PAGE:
- How do we sign up?
Just click the book button or call us directly! Bookings require 18-hour advance notice. For last minute bookings (same day or next day), please call us directly. We will try to honor your request.
- Can't I just join a class?
No. All our outings are private lessons for only you and your party.
- Do you require a deposit?
Yes. You will pay when you book your trip.
- What is your cancellation policy?
You may cancel your reservation up to three days in advance and receive a full refund.
- How do I get to the climb site?
Each of our rock climbing trips has separate locations. Click HERE to find directions for your climb.
- How do I pay for the lesson?
You will pay with a valid credit card when you book online.
- What should I wear? What should I bring?
All climbing equipment (including your helmet) will be provided and is included in the cost of your trip.
Full-day trips include a sack lunch. Half-day trips include a snack. Bottled water will be provided on all outings. Bring your own food and drink if you have special dietary needs or preferences.
You should wear comfortable clothing and layer up. Montana weather can change quickly. Long pants are recommended to protect against mosquitos and abrasions. Wear tennis shoes or hiking shoes for the short scramble to the base of the climbs. We will provide climbing shoes to aid your ascent up the rock walls. You may wish to bring a backpack to carry your extra layers and personal belongings. Please remove your rings and store them safely in your room or vehicle. Climbing with rings can cause injury to the fingers.
Hats and sunglasses provide coverage from the sun. Sunscreen is strongly recommended. Your guide will have extra sunscreen, bug spray, and a first aid kit. Be sure to pack an epi-pen or other medicines that you might need during your day if you have extreme allergies or special medical needs. Don’t forget your camera to crystalize your memories.
- Is it safe?
All activities have a certain amount of inherent risk. However, most accidents happen at home or in the workplace, so get out of the house, take a vacation and go climbing. Except for an occasional bruised shin or scraped elbow, we have had a perfect safety record and intend to keep it that way. Most clients will do top rope climbing. Unlike other sports, you can’t fall down. You are literally tied to the top of the cliff.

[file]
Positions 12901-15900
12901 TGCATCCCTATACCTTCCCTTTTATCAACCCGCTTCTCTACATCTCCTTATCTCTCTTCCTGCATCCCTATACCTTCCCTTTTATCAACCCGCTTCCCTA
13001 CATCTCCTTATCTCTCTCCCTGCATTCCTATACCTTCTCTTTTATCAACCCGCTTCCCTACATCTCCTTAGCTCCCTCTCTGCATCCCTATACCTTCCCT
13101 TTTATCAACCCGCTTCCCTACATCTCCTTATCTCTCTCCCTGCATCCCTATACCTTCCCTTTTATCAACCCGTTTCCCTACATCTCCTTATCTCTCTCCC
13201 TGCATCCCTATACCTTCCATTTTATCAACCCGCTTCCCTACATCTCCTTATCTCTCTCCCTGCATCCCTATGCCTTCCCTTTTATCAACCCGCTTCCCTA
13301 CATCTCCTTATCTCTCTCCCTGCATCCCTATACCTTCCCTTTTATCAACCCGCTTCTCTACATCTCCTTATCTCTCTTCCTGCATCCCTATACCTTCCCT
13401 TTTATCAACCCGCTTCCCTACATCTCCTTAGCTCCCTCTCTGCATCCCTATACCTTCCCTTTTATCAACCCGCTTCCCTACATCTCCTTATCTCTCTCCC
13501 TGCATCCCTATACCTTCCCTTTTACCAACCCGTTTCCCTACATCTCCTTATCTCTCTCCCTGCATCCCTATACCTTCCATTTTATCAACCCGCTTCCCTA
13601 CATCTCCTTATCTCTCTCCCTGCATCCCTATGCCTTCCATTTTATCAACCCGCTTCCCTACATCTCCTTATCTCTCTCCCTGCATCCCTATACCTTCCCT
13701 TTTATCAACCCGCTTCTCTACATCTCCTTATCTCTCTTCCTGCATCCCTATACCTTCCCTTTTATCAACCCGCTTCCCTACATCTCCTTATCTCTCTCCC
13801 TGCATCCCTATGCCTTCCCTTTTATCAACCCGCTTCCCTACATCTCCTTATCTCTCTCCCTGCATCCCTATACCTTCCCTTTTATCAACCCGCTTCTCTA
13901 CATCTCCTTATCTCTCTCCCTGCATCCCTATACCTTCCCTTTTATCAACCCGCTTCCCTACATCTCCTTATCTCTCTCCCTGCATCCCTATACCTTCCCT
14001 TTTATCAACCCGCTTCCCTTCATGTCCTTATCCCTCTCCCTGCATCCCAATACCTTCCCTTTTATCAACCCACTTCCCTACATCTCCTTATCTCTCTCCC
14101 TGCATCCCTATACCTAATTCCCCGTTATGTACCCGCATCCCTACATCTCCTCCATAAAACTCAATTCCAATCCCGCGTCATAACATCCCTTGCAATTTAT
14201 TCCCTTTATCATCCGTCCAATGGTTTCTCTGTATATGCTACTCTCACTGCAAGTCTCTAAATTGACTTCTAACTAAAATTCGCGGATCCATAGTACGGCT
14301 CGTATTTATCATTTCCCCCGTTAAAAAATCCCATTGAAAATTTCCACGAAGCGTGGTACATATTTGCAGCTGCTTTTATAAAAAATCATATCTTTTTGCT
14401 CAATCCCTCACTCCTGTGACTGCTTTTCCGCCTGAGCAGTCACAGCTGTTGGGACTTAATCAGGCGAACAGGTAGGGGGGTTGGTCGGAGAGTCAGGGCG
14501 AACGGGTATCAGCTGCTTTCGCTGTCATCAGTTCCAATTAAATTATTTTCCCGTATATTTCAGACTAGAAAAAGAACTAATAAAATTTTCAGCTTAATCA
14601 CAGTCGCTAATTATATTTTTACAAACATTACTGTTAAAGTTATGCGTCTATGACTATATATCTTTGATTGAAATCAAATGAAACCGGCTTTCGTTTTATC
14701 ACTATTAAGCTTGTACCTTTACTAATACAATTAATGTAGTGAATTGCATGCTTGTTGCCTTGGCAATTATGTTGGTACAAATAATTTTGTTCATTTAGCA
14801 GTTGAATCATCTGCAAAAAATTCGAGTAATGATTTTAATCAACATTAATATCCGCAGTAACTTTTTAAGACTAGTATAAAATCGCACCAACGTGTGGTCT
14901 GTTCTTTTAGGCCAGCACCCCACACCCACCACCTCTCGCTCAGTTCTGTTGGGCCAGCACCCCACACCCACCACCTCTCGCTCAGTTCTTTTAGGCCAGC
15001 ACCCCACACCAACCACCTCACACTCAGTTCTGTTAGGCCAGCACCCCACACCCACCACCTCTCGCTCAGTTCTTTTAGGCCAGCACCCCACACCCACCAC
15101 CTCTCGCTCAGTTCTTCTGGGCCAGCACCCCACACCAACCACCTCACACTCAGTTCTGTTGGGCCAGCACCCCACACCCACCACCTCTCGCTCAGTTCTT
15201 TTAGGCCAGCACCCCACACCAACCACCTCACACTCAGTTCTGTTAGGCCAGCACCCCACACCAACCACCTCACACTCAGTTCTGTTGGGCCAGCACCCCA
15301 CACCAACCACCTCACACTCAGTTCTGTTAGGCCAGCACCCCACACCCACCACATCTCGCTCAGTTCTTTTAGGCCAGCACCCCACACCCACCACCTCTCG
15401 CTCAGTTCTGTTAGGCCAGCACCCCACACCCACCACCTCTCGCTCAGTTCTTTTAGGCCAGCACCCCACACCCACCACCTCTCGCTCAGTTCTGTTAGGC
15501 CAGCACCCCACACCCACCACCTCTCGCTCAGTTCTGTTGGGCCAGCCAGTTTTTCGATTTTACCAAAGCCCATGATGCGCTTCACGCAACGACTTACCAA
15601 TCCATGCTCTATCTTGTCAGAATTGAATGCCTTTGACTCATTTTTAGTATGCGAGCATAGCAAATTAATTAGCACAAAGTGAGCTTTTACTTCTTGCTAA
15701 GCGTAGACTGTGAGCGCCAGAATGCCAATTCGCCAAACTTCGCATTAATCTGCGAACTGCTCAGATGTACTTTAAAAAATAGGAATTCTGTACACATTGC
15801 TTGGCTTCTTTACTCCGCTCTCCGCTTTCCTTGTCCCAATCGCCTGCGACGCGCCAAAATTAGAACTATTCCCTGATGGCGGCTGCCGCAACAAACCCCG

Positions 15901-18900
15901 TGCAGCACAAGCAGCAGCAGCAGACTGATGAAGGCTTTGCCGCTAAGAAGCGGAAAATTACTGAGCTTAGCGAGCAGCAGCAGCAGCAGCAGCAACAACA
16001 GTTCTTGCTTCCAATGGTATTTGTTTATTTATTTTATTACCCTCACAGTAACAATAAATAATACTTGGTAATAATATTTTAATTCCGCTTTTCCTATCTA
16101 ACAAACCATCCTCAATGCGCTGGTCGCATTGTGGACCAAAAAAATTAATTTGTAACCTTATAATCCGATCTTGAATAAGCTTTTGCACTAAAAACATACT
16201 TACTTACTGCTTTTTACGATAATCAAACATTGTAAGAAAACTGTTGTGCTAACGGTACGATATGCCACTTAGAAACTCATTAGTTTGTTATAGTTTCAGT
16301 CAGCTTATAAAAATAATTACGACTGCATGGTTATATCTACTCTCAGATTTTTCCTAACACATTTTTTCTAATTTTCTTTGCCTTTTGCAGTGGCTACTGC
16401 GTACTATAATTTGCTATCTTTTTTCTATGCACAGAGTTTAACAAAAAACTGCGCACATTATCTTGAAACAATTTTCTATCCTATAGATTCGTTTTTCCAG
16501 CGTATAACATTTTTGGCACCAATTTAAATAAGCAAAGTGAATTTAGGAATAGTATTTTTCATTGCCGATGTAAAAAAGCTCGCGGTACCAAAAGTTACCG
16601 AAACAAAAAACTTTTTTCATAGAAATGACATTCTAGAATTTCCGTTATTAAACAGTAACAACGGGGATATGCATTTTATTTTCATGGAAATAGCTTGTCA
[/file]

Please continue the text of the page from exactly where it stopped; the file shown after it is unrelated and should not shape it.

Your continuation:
- Does it take a lot of upper body strength?
No. The proper technique is to rely on your legs. It’s much like climbing a ladder. You use your hands for support and balance as you continue to step up with your legs. If you have the fitness to do a short hike, you will have more than enough strength to reach the top of the easier climbs.
- Is my child too young? Am I too old?
No. We have had children as young as two or three. It really depends upon their physical and mental development and their disposition. Kids are natural climbers and by the age of four or five you can see them make real progress. At the other end of the age spectrum, we have had first-time climbers in their 70s make it to the top of 60-foot cliffs. This is a great family adventure for the kids, parents, and grandparents.
- What if I want to just come and watch?
There is no charge for observers; however, why pass up the opportunity to try something new and be part of the action?
- My wife is an experienced climber, but I have never tried it. Is that a problem?
No. There are several ways we deal with that situation every day.
A. With coaching and patience and a little extra time, you may be able to make it to the top of the same climbs
B. Often we will set multiple ropes on multiple routes. Your wife can tackle the advanced climb while you attempt a beginner climb just a few yards away
C. Sometimes climbs are more challenging because of a difficult “crux” section. Often the less experienced climber can take what we call the “scenic route” going wide of the crux, thus avoiding the hard part, on his journey to the top